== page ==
The 2021 edition of Geneva Watch Days was by most measures a successful event as the watch world slowly gets back to a modicum of normality. The presentations proved exciting as we could finally handle real watches instead of looking at them on a screen. We saw old friends, made new ones, and remembered why we love spending time talking watches. Here are our personal picks for “best of” in a number of categories. What were yours?
The 2021 edition of the Grand Prix d’Horlogerie de Genève (GPHG) has just published its list of shortlisted (“nominated”) watches in the runup to the eagerly anticipated red-carpet event in Geneva on November 4, 2021. Ian Skellern shares all of the finalist watches in each category here. Let us know your favorites!
The “great lockdown of 2020” gifted us with something outstanding: from the depths of an anxiety-inducing existence arose an online exhibition called “The Persistence of Memory,” which can be described as an !online museum” honoring some of the most influential and important independent watchmakers of the modern era. Here Elizabeth Doerr speaks with its creator Michael Tay for an inside view on what this “exhibition” surveying 50 years of independent watchmaking is. And what it isn’t.
While the last 18 months have wreaked havoc on the big (and not so big) watch fairs – and everything else – there have been two rays of horological sunshine in the last couple of years: in November 2019 (just months before COVID-19 hit) the biannual Dubai Watch Week took place, which was bigger and better than ever. And then in August 2020 the inaugural Geneva Watch Days was held during a lull in the pandemic and it was superb. Here Ian Skellern explains why these two fairs have become his favorites.
Following the uncertainty of the COVID-19 pandemic and the isolating feel of digital fairs, the prospect of a bright, sunny, warm, and welcoming in-person Dubai Watch Week warms our hearts immensely! And we are in for a real treat this time around for more reasons than simply celebrating a return to normality and the ability to touch and feel new watches and meet with old and new friends as Elizabeth Doerr explains.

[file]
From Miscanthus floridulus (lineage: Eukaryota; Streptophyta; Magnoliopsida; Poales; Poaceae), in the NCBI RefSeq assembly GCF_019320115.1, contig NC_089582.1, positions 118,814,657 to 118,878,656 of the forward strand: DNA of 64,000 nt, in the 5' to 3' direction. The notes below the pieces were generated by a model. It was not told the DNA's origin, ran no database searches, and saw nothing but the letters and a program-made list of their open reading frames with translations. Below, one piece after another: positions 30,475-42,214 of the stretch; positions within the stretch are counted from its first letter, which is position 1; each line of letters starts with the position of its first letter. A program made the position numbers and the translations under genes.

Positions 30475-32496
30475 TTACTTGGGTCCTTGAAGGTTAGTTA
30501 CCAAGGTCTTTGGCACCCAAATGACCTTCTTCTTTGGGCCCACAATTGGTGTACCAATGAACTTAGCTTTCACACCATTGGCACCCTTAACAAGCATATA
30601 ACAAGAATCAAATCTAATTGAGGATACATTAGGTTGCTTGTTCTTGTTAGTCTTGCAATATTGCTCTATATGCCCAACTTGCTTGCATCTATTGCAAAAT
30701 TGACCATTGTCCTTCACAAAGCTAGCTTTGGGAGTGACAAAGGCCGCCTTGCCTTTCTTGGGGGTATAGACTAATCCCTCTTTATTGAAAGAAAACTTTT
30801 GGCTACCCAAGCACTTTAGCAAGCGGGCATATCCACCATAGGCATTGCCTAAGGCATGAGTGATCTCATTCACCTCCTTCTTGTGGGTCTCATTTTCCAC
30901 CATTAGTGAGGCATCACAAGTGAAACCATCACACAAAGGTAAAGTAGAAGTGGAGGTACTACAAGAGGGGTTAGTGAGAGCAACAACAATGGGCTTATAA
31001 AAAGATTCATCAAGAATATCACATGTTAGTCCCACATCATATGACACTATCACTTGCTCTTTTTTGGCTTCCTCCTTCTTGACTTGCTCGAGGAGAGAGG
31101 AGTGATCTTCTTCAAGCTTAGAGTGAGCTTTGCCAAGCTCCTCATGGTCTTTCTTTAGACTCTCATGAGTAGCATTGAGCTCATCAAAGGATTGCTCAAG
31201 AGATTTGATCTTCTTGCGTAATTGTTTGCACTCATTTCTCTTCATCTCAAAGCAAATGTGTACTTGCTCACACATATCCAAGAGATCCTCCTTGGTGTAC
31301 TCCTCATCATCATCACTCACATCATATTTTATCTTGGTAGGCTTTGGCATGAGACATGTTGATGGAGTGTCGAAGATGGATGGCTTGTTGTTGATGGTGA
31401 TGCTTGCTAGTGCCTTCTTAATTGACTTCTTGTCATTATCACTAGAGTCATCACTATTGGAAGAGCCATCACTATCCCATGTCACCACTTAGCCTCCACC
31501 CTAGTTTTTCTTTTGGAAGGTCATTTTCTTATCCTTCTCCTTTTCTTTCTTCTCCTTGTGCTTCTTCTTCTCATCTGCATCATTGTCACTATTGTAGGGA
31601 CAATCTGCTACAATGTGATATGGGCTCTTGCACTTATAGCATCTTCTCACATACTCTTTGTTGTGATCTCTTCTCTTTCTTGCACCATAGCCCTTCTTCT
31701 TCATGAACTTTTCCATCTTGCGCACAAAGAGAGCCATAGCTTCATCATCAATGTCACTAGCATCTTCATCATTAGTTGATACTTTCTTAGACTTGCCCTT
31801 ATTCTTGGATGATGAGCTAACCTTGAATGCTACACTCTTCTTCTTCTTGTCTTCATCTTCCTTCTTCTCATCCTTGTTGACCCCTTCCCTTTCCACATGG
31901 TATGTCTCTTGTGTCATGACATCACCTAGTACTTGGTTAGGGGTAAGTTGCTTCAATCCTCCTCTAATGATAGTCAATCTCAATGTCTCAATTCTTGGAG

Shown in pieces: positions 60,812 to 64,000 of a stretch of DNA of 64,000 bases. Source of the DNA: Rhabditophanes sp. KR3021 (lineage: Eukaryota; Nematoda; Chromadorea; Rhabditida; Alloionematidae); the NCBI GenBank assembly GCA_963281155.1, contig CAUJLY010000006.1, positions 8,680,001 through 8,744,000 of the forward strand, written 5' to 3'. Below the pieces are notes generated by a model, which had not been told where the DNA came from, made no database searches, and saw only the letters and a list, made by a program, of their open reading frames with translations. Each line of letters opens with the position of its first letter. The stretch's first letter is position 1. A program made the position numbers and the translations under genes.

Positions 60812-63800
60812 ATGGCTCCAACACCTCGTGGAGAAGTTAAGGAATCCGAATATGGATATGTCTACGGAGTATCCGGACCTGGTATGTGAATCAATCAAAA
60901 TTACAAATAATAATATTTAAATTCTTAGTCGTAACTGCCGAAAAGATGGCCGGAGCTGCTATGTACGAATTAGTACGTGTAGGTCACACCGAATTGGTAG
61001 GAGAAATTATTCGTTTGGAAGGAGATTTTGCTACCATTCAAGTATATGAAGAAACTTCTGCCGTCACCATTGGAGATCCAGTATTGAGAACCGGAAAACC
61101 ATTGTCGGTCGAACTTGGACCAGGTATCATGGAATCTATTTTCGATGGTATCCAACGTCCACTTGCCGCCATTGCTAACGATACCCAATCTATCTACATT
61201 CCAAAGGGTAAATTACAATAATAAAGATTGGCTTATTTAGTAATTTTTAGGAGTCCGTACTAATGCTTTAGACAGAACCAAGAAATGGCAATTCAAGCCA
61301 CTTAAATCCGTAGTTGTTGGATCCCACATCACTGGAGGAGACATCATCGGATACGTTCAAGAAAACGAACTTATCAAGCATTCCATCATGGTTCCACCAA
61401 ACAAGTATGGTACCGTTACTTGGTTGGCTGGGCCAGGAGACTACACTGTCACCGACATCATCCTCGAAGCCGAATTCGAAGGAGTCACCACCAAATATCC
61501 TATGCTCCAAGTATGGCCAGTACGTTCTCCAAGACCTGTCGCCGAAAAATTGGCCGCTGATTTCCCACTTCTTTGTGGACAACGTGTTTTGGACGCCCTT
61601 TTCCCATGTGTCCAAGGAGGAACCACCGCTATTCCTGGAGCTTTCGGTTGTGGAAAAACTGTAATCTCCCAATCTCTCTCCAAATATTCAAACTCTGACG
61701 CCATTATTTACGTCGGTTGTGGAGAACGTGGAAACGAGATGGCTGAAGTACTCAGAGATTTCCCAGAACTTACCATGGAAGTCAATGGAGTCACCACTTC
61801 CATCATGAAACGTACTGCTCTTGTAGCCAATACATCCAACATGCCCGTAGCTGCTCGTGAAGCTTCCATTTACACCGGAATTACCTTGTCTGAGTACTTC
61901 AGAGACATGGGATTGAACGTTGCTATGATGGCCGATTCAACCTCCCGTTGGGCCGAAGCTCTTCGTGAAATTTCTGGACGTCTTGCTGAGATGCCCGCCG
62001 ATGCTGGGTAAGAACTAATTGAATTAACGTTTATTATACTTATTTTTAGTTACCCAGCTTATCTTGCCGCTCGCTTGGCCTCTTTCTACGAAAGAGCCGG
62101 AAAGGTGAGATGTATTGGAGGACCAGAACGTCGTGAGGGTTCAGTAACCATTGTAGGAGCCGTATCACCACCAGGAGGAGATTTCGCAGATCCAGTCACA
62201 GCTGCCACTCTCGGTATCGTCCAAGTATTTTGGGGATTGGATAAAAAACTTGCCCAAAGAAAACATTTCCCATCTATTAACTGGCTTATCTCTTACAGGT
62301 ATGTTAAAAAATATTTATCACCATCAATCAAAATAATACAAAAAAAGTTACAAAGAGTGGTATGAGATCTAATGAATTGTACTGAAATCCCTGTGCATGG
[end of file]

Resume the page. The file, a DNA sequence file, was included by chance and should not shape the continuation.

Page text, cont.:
Please join this Quill & Pad round table discussion in which we discuss what we did and didn’t like at the inaugural (and hopefully final) digital edition of Watches and Wonders Geneva 2021. There were plenty of highs and more than a few lows during the week-long watch fest, and a sheer avalanche of new watches.
The perpetual calendar (along with the split-seconds chronograph) ranks among Martin Green’s favorite complications. Here he highlights 5 perpetual calendars that caught his eye during Watches & Wonders 2021.
Unisex watches are the future. As watches continue the trend to smaller sizes, unisex styles are a natural progression allowing brands to market their watches to more people. Martin Green highlights 5 sensibly sized watches from Watches & Wonders 2021 that he thinks will look good on the wrists of all genders.
Joshua Munchow highlights five pieces from some of our favorite independent brands that have just been released at Watches & Wonders 2021. From sapphire crystal-encased tourbillons and constant force fusée-and-chain-powered movements to stunning art pieces, these watches span genres and the spectrum of collector dreams.
The chronograph remains one of the most popular complications – and for a good reason. While most of us only use it as a mobile egg timer, chronographs both add a lot of dynamic to the look of a watch and give the wearer a sense of control. Watches & Wonders 2021 is not short on chronographs, which come in their usual wide variety of interpretations. Martin Green highlights five of the most interesting from the digital fair.